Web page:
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Grassroots Ale

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Great Lakes Brewing Co.
Cleveland, OH
USA
http://www.greatlakesbrewing.com/

Style: Saison
ABV: 6.2%

Eddie’s Rating:
one beerone beerone beerone beerone beer   (Recommended)


Comments:
It’s summer, but forget American wheats and Bavarian-style weiss beers. Apparently the hot new style for warmer months is the saison, the Belgians’ answer to wheat beers. Unlike wheat brews, though, virtually every saison is going to be different—that’s the patented Belgian individualism showing through. Saisons usually sport some sourness/tartness/funk—another hallmark of the Belgians—and a lot of times you’ll see them brewed with non-traditional grains like oats and spelt. I don’t even know what the fuck spelt is, but if given the chance, you bet your sweet ass I’d brew something with it.

This also marks the first time I’ve written a review while Slick Black Cadillac plays on the radio of all places. I’m sure you all know who sings it without having to look it up.

Great Lakes’ newest brew for everyone outside of Cleveland is Grassroots Ale, a—you guessed it—saison. I’m always excited to get my hands on something new from Great Lakes, because their stuff from top to bottom is absolutely solid. Their entry into the style is brewed with herbs and chamomile, an idiosyncratic twist that, once again, is typical of Belgian-style brews.

Grassroots pours a slightly hazy straw color with a white, pillowy head. The nose is alive with fruit and strong herbal notes. I’m going to go ahead and assume that must be the chamomile, because I have absolutely no idea what it smells like. In the background is some soft maltiness, and at the extreme sniff edges hints of cloves.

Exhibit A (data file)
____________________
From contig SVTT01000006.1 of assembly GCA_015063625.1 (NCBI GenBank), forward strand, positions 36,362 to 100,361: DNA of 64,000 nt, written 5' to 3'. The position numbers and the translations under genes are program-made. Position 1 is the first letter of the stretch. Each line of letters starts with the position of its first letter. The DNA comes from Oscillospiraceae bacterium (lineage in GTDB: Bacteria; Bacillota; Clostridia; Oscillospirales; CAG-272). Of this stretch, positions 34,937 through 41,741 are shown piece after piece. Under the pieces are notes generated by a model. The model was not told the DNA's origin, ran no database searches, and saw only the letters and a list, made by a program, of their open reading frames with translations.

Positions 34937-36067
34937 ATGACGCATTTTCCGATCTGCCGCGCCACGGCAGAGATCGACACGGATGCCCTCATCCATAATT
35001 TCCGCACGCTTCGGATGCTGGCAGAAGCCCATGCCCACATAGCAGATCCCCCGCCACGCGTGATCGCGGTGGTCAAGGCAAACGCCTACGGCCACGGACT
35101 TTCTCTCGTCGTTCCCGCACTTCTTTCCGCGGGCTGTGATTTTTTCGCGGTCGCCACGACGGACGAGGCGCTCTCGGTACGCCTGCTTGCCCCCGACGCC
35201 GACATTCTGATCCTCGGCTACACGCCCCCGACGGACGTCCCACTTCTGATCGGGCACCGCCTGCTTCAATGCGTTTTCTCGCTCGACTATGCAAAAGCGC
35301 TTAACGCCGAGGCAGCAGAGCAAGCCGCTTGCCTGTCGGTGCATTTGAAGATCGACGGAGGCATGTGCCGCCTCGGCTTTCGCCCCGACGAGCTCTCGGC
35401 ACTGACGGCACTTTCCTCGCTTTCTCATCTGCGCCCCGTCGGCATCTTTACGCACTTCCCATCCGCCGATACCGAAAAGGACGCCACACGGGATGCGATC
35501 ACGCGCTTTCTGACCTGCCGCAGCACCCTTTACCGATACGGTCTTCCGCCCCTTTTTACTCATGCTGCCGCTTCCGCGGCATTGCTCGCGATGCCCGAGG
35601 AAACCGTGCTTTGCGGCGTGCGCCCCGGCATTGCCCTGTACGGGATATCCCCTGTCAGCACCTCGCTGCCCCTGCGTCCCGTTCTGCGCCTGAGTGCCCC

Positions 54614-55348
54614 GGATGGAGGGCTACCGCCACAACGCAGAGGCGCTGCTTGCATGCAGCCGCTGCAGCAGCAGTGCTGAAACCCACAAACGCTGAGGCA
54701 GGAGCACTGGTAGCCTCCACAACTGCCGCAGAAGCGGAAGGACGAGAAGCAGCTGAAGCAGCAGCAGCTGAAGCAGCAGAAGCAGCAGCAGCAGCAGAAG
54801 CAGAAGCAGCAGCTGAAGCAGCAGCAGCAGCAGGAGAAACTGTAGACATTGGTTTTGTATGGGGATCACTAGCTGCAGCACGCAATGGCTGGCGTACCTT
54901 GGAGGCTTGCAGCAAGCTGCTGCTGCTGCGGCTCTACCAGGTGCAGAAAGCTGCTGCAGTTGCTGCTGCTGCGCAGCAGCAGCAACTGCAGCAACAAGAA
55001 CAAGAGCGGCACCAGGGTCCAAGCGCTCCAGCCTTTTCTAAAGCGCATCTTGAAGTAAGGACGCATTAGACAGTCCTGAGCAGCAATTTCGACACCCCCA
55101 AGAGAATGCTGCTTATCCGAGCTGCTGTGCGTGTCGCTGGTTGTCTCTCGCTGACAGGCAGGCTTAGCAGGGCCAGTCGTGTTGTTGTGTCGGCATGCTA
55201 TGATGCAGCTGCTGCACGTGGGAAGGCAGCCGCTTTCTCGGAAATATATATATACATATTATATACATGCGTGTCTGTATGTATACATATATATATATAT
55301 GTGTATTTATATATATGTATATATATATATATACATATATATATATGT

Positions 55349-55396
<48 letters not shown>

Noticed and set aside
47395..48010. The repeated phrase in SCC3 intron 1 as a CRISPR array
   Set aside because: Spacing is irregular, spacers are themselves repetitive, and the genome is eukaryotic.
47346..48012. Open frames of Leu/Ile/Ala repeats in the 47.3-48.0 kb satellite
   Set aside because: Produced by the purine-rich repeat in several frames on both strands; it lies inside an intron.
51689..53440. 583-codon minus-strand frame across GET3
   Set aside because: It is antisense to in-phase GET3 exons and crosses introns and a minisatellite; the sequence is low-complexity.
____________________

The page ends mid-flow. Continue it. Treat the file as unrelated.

The sip is soft and slightly tart, opening with strong barnyard funk, stronger than most American saisons I’ve had. The funkiness slides into a distinctly grassy back sip, with some maltiness bring up the rear. This results in an overlong finish, without any acidity or hop bitterness to keep things short and crisp. As the beer warms up, the funk subsides while the malt comes up, making for less-than-crisp sipping down the stretch.

Extremely interesting beer. Tons going on from opening sniff to final quaff, but in a saison I’m looking for something crisper and sharper. Grassroots’ body is a little big for the style, and a little more tartness would have gone a long way toward making this an ideal thirst-quenching summer brew. Its complexity pushes it toward a four-mug rating, but its idiosyncrasies aren’t enough to make it rise above a growing number of strikingly good American saisons.

Reviewed by Eddie Glick on June 15, 2009.
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